Wild Geese: Ian Kirk, South Africa

Ireland and South Africa ‘are grappling with trying to ensure everyone is treated fairly’

Ian Kirk: “In the early 1990s, business here started to learn what the Irish did in the 1970s and 1980s.”

Ian Kirk: “In the early 1990s, business here started to learn what the Irish did in the 1970s and 1980s.”

 

Since leaving Ireland in 1981 as an accountant on an 18-month-long international exchange programme in South Africa, Dublin-born Ian Kirk has carved out an impressive career in his adopted country’s financial services sector.

For much of the 1980s, he cut his teeth in the industry in Johannesburg, doing computer-based auditing work with multinational PricewaterhouseCoopers. He also travelled the globe to avail of specialised training opportunities in insurance and systems auditing.

Thereafter, the 60-year-old from Deansgrange in south Co Dublin went on to establish a small insurance company, AGA Holdings, in 1995, which became Capital Alliance Holdings in 1996.

“There were over 30 active life insurance companies in the market at the time, but many of them were operating below scale,” he says. Effectively Capital Alliance bought failing insurance companies’ policies. It went from having 50,000 of these to more than 1.2 million by the time Kirk sold the operation to leading financial services company Liberty Life in 2004.

“By 2004, we had integrated 11 of these firms into Capital Alliance and had become the fifth-largest player in the market. We were successful because we learned how to manage the polices more efficiently than our competition,” he said.

In 2006, Kirk started working for his current employers, the Cape Town-based insurer Sanlam, one of the biggest players in South Africa’s financial services sector. Over the course of the following decade, he worked his way up through the ranks to become the company’s chief executive in 2015.

Introspective

In terms of the business cultures of Ireland and South Africa, Kirk believes many entrepreneurs and corporates in his adopted home are more introspective than their Irish counterparts at present, primarily because of their history.

This “inward-looking approach” is for the most part a hangover from the adverse effects of apartheid, he said, which left South Africa isolated from the rest of the world before its demise in the early 1990s.

“Irish business people have become much more open to, and understanding of, foreign business cultures and practices. I guess they are very European in their outlook because of their European Union membership.

“When I came here in the 1980s, there were English-speaking businesses and Afrikaans-speaking businesses, and no one really invested in Africa. Also, because of things like currency controls set by the apartheid government, international investing was difficult.

“In the early 1990s, business here started to learn what the Irish did in the 1970s and 1980s. Now, under the new democratic dispensation, some South African businesses are beginning to expand into the continent and are reaping the benefits,” he said.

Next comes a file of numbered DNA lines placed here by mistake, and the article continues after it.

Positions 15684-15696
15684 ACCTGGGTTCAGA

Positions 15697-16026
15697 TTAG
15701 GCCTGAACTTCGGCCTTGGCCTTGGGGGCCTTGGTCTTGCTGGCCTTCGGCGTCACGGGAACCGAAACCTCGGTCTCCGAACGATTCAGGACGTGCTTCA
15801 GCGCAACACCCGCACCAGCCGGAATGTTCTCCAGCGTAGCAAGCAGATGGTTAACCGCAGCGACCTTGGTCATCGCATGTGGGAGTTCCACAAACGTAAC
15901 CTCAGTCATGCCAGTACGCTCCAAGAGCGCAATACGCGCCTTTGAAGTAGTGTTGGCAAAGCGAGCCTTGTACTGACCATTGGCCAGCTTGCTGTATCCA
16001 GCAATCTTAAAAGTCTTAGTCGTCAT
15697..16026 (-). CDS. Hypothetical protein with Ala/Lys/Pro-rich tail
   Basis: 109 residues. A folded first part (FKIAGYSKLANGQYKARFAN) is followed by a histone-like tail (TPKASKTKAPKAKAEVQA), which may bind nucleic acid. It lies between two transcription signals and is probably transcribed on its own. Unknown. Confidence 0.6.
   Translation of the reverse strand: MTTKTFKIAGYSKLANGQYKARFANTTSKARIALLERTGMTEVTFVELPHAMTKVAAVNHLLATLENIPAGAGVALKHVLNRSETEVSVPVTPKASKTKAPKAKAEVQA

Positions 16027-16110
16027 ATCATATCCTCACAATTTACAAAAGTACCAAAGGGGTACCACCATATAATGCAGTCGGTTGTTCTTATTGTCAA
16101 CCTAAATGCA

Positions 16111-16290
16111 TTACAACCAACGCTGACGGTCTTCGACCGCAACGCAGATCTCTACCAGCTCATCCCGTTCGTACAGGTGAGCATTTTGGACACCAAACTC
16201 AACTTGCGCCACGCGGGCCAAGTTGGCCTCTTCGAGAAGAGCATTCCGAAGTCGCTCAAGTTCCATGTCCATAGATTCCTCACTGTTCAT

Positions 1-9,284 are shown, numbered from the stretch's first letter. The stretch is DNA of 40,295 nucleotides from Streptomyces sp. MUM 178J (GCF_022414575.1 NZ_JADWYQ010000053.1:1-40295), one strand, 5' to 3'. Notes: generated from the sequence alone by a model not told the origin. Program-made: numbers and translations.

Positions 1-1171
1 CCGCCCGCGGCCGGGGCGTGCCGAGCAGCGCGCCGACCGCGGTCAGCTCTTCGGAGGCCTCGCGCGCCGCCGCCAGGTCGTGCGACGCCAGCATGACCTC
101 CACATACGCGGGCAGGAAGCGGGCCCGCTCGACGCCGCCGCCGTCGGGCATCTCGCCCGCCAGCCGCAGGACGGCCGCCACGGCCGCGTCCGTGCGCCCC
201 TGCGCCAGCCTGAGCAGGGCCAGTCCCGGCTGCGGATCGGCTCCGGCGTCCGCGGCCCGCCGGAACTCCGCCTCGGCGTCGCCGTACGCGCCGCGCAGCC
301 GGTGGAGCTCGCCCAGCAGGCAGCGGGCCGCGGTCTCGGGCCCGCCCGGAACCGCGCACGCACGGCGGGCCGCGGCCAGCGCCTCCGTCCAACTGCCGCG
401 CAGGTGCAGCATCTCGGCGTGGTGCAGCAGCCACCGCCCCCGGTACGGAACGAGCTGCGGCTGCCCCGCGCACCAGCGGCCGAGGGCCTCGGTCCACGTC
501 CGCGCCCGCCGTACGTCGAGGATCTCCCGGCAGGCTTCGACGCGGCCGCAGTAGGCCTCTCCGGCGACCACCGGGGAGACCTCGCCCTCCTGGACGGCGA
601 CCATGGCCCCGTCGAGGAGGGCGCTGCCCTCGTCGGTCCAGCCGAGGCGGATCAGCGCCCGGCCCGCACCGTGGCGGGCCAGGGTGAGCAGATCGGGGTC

In terms of major challenges facing Ireland’s and South Africa’s respective business communities, Kirk sees both currently facing similar tests in the workplace. In Ireland Kirk says one of the key issues facing businesses is gender equality in the workplace, while in South Africa it is about black economic empowerment and how to transform companies so that they are inclusive of those who were disadvantaged by apartheid.

“When it comes down to it, both countries are grappling with trying to ensure that everyone is treated fairly. At the same time, a system of meritocracy must prevail if businesses are to thrive. Without meritocracy, you will run into serious trouble.

“Transforming one’s company so that it reflects the demographics of the country is also a very good business imperative in South Africa. Most of our clients today are younger than in the past, and are black rather than white. If you want to be successful, the workforce ultimately must reflect the market you are serving,” he says.

Black empowerment

Kirk does not only talk the talk. Under his watch, Sanlam recently issued 111 million new ordinary shares (5 per cent of its total share capital) to an entity held by broad-based black economic empowerment shareholders.

Upon concluding the transaction, the insurer increased its black economic ownership to more than 35 per cent, a move that was broadly lauded by the market, with the company’s share price rising by 5 per cent.

Kirk says that, despite going through a difficult decade in terms of governance and economic growth, South Africa has a brighter future that will provide lots of opportunities for Irish people who have the right skills.

“Irish engineers, data scientists and people in the medical field who come here over the next couple of years will be well positioned to benefit from a continent that still needs to develop rapidly.

“If we assume that South Africa recovers economically and socially, then the opportunities that will become available here and also in Africa are massive.

“The fact that many Irish business people are used to different cultures because of their experiences in Europe means they can feel confident about operating in South Africa and across the continent,” he says.

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